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How to find and remove Mac Flashback infections

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The stories we published about the Flashback Trojan having infected more than 600,000 Mac OS X systems generated many reader enquiries. Most people wanted to know how they could detect whether their systems were infected with Flashback — and if so — how to remove the malware. Brian Krebs covers both of those questions.

Since the discovery last month of the Flashback Trojan having infected more than 600,000 Mac OS X, Apple and several security firms have released tools to help detect and clean up Flashback infections.

Dr.Web, the Russian antivirus vendor that first sounded the alarm about the outbreak, has published a free online service that lets users tell whether their systems have been seen phoning home to Flashback's control servers (those servers have since been hijacked by researchers). The service requires users to enter their Mac's hardware unique user ID (HW-UUID), because this is how the miscreants who were running the botnet kept track of their infections.

F-Secure, the Finnish security firm that worked with Dr.Web to more accurately gauge the true number of Flashback-infected Macs, has a Flashback Removal Tool available for download from its website.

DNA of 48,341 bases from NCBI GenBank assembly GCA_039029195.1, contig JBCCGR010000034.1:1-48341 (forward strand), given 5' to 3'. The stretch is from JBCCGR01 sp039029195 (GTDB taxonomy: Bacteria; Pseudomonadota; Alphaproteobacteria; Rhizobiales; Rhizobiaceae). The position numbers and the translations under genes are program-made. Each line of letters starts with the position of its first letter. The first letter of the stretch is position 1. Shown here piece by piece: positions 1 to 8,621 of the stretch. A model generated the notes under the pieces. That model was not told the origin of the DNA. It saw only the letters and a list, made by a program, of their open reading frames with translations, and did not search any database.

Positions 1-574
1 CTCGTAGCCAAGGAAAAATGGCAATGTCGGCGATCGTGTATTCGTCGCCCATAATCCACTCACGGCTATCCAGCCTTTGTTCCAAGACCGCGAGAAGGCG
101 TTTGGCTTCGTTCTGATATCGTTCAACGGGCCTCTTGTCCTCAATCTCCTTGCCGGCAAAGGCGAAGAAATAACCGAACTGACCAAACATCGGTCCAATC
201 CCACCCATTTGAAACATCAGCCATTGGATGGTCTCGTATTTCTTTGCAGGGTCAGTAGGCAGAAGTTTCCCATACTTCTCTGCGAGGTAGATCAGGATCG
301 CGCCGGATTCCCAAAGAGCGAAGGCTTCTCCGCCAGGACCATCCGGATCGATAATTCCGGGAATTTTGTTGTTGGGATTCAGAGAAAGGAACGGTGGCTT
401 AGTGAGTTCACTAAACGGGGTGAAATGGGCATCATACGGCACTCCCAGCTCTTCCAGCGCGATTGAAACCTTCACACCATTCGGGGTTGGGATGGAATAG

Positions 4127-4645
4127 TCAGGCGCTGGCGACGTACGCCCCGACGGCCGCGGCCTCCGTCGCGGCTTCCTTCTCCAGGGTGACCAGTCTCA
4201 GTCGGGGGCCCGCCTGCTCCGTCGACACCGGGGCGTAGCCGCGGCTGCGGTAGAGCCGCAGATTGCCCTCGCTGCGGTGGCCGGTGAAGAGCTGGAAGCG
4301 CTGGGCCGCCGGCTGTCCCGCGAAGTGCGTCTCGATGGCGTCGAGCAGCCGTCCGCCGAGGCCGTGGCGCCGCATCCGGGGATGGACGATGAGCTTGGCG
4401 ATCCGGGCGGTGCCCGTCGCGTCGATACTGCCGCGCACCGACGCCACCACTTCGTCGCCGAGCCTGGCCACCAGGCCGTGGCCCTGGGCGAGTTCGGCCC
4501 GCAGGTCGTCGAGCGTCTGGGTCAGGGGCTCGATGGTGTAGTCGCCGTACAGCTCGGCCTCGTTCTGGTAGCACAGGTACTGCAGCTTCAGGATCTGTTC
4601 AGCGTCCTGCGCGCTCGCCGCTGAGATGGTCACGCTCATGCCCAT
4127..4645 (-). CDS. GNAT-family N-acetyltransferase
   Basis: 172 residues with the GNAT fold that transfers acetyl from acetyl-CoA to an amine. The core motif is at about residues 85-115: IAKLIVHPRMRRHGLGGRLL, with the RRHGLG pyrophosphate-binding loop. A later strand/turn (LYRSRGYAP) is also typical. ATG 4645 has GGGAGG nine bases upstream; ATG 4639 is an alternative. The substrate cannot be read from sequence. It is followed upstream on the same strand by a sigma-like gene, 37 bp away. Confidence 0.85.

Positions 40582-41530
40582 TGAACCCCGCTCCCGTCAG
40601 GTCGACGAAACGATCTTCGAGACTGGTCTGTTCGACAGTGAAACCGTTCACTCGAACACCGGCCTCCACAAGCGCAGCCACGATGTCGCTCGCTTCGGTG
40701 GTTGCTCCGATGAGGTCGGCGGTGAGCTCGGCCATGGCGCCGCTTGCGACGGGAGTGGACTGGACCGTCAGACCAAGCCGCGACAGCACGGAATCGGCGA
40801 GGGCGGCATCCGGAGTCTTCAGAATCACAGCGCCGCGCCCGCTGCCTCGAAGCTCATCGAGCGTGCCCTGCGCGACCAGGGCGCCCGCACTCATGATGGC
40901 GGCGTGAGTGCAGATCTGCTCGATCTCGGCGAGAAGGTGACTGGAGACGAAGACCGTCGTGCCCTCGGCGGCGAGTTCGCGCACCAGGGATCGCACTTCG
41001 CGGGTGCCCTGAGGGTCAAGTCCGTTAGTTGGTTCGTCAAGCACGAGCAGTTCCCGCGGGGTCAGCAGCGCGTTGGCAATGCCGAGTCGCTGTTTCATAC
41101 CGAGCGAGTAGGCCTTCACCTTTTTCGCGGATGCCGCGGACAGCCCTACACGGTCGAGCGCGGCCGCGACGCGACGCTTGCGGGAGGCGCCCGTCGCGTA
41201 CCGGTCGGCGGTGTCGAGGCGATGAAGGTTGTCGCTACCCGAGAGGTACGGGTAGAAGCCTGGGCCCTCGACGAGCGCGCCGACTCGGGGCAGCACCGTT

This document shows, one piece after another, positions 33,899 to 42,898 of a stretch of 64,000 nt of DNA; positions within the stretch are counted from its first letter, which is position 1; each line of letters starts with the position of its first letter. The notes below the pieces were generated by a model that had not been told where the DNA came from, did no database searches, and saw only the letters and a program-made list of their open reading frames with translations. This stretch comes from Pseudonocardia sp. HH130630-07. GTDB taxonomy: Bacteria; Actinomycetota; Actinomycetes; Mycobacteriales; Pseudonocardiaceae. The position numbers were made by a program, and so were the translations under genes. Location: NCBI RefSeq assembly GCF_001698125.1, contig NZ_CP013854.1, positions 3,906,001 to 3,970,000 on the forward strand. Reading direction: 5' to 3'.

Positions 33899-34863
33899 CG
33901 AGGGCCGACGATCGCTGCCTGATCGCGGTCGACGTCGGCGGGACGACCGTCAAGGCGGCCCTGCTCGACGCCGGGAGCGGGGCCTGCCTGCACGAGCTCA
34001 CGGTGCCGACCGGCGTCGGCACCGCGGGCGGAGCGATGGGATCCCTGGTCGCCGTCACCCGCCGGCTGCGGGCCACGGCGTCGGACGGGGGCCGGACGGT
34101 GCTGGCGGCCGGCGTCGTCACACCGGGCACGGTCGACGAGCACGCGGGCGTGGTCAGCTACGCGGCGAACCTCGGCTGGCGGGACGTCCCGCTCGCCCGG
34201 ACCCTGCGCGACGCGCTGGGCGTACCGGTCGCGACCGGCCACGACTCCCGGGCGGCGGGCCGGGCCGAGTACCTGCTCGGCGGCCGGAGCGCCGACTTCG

Apple released its own Flashback Trojan removal tool on Friday, after advising it was working on it.

Flashback attacks a well-known Java flaw, but it's worth noting that Apple released the Java patch only after Flashback had begun infecting hundreds of thousands of Macs.


Apple has also now released a new version of Java that includes a Flashback remover. Java for OS X Lion 2012-003 delivers Java SE 6 version 1.6.0_31 and supersedes all previous versions of Java for OS X Lion.

It includes no new security fixes, but it adopts a novel approach to the debate over whether to temporarily disable or remove Java: "It configures the Java web plug-in to disable the automatic execution of Java applets. Users may re-enable automatic execution of Java applets using the Java Preferences application." If the Java web plug-in detects that no applets have been run for at least 35 days, it will again disable Java applets.

It is not clear if the fixes address the latest infection, identified by Kaspersky Labs as SabPub — or more formally, Backdoor.OSX.SabPub.a — which is different from Flashback but spreads via Java.


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